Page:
Choose Your Weapon: Is civil forfeiture really necessary, or is it an undesirable shortcut to real law enforcement.
Civil – or non-conviction-based – forfeiture is an increasingly common way for governments to relieve criminal wrongdoers of the proceeds of their crimes and to restore the property to the victims of the offense. Led by the United States, the UK, South Africa and Australia, many countries are now adopting civil forfeiture regimes to allow for the recovery of criminal proceeds without the necessity of obtaining a criminal conviction.
The question that is asked, however, is whether this is necessarily a good thing. Is civil forfeiture and essential law enforcement tool, or is it an unnecessary shortcut that deprives property owners of their property without the procedural protections that would be available in a criminal prosecution.
This article makes three points:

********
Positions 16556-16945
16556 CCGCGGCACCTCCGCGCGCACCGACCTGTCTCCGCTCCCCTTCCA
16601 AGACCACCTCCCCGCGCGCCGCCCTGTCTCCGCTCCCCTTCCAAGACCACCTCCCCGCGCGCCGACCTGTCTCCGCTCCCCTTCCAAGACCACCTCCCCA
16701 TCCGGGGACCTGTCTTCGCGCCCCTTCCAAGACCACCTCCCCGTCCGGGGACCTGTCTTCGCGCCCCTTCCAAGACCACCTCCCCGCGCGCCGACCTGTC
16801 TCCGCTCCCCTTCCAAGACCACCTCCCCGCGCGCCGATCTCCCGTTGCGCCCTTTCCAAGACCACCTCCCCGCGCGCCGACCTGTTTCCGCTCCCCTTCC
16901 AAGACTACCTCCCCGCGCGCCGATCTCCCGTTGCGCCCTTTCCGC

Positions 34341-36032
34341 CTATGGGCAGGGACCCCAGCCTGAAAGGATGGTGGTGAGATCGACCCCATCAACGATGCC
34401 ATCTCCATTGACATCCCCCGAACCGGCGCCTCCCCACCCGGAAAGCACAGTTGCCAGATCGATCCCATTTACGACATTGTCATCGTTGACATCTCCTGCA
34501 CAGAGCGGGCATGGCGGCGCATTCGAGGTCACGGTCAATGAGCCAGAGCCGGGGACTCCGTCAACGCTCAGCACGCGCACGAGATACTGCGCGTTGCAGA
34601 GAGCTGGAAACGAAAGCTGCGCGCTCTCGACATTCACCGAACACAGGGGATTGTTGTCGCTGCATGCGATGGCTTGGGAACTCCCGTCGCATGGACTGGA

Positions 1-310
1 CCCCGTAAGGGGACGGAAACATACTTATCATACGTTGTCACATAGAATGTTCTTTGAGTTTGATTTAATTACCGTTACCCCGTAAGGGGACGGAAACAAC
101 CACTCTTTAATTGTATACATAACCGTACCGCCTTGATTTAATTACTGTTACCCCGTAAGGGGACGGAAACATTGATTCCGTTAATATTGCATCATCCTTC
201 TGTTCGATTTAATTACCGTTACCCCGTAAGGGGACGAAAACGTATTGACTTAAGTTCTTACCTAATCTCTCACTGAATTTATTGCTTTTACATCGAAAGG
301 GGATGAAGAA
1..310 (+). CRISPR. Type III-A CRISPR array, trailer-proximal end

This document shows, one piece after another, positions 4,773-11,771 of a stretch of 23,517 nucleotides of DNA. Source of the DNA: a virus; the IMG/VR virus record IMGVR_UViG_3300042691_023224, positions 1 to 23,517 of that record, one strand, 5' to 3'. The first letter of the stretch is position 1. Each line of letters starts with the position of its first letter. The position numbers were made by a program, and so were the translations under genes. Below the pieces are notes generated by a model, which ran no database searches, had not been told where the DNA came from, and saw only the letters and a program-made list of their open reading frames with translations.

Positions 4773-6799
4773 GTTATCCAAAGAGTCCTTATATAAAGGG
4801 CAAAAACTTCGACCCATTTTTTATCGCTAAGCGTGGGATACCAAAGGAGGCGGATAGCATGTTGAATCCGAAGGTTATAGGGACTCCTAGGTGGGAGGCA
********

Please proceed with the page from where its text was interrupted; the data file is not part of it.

- First, that it not necessarily the case that a criminal prosecution and conviction is always the optimal result of an investigation, and that asset recovery is always a less desirable alternative.
- Second, that even when a criminal conviction would be preferred, civil asset recovery may be the only available alternative, and thus may be pursued out of necessity.
- Even so, law enforcement must acknowledge that there are instances in which a criminal conviction and prosecution would be the optimal result, but that the Government settles for asset recovery out of convenience, or because priority is given to conserving resources.